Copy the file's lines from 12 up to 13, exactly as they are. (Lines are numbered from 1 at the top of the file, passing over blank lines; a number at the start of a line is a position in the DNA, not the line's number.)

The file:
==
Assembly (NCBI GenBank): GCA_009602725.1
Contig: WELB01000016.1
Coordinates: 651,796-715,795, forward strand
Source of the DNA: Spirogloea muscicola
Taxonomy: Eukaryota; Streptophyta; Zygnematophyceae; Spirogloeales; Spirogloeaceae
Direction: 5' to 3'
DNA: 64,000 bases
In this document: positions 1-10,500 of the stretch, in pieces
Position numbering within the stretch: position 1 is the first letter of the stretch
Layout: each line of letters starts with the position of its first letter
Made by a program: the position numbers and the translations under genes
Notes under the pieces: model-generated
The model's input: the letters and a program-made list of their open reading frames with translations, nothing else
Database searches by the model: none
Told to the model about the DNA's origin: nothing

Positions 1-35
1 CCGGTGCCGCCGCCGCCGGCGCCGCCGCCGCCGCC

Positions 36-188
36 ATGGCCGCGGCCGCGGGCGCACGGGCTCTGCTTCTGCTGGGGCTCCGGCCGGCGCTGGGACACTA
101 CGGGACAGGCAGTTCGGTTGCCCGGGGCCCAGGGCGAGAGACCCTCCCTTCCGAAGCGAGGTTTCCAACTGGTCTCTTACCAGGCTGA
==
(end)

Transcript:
Notes under the pieces: model-generated
The model's input: the letters and a program-made list of their open reading frames with translations, nothing else